The Carbon County Tax Collection Committee has filed a claim against a bond owned by Central Tax Bureau of Pennsylvania Inc. (Centax) of Bridgeville for failure to complete its contracted tasks.
In July, the committee voted to terminate its contract with Centax as the county's earned income tax collector because it failed to process and distribute earned income taxes to municipalities and school districts.
During the group's meeting last week, Keith Strohl, the committee's solicitor, updated the board on the claim against Centax's bond.
He noted that the bond holder, Travelers, is still investigating everything that has gone on at Centax; adding that Centax and interim EIT collector Berkheimer and Associates of Bangor, are working to make sure the transition is completed properly.
Strohl told representatives from each municipality and school district that if they have suffered any economic damage as a result of Centax's failure to make payments in a timely manner, he needs that information as soon as possible. He provided an example of economic damage as anything the municipality had to pay such as late fees or interest, because lack of payments from Centax caused the municipality to not be able to pay bills.
Once information is received from the municipalities, Strohl will add them onto the current bond claim already opened on behalf of the Carbon County Tax Collection Committee.
Strohl also notified the board that he received correspondence from the solicitor of the Northampton Tax Collection Committee, informing him that the committee is putting him on notice that they may pursue a claim against Centax and the Carbon County Tax Collection Committee if any municipality in the Northampton Tax Collection district suffered economic damage as a result of Carbon's EIT collector.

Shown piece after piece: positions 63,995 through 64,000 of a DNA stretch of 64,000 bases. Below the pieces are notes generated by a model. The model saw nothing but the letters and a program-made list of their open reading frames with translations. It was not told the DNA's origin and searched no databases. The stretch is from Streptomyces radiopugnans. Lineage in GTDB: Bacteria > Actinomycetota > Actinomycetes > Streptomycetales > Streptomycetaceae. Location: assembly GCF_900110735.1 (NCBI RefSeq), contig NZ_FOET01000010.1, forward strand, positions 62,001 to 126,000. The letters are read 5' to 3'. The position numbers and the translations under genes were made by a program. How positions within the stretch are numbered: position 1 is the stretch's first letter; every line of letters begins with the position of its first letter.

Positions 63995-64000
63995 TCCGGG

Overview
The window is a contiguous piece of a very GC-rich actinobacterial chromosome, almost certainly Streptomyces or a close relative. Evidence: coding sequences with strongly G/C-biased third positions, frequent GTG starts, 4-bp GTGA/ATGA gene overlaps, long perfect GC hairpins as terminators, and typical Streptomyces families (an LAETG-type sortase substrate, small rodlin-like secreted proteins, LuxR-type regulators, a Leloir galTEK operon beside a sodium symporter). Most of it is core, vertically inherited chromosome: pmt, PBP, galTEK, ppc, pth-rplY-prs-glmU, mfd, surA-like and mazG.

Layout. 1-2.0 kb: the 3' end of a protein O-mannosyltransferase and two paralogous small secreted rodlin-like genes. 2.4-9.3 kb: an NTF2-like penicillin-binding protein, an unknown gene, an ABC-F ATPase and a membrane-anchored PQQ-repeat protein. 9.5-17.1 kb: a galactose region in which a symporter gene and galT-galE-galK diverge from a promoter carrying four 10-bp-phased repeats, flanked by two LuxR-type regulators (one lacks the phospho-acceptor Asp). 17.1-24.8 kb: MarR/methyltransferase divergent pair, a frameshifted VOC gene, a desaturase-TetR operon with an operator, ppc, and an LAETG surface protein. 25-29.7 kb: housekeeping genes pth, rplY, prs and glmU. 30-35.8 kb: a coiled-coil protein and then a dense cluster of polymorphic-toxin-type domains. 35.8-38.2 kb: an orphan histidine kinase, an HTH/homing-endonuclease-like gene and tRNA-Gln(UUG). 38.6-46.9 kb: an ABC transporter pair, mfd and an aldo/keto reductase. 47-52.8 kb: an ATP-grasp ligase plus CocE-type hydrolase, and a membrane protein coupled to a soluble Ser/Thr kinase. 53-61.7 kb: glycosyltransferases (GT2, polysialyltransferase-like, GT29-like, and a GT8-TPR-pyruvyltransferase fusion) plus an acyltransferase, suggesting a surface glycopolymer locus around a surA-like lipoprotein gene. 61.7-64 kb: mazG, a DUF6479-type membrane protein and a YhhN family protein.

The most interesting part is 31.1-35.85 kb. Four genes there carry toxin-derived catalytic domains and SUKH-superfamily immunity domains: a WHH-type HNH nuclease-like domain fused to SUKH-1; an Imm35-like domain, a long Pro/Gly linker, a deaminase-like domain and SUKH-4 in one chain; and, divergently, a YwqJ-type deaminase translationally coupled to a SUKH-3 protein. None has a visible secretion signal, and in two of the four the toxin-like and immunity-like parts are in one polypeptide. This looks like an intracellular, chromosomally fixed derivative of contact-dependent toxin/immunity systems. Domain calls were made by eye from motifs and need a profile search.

"If the neighboring counties have a lot of residents that work here or vice versa, and EIT taxes were paid from employers to Centax then it could create a problem," he said, adding that all tax collection committees who utilized Centax or neighboring counties that suffered economic damage as a result were instructed to make claims on the bond, but if the bond limit is exceeded or Centax goes bankrupt, then Carbon Tax Collection Committee may be defending claims against other tax collection districts.
Centax was hired as the countywide EIT tax collector on Sept. 15, 2010, after the county tax collection committee determined that Centax would meet its needs under Act 32, which requires a single tax collector to handle earned income taxes collected. Three other tax collection companies Berkheimer and Associates, Capital Tax Collection Bureau of Harrisburg, and JP Harris Association of Mechanicsburg also submitted proposals to the committee in 2010.
Carbon is one of at least 10 Pennsylvania counties that hired Centax as its earned income tax collector, in accordance with Act 32.
Neighboring Schuylkill County, who also hired Centax in 2010, terminated its contract with the firm and hired Berkheimer to replace them in late June.
The Carbon County Tax Collection Committee was formed in October 2009 because of Act 32 of 2008, which amends the Local Tax Enabling Act.
Under Act 32, counties were required to form a countywide collection committee, comprised of delegates from each municipality and school district within the county; and hire one tax collector who would be responsible for the collection of earned income tax.
The law states that this reduction in the amount of earned income tax collectors would provide for quicker money turnarounds, which means municipalities and school districts should get paid sooner.
The Carbon County Tax Collection Committee members include delegates from Jim Thorpe, Kidder Township, Penn Forest Township, East Penn Township, Franklin Township, Lehighton, Mahoning Township, Parryville, Weissport, Bowmanstown, Lower Towamensing Township, Palmerton, Towamensing Township, Lansford, Nesquehoning, Summit Hill, Coaldale, East Side, Lausanne Township, Lehigh Township, Packer Township,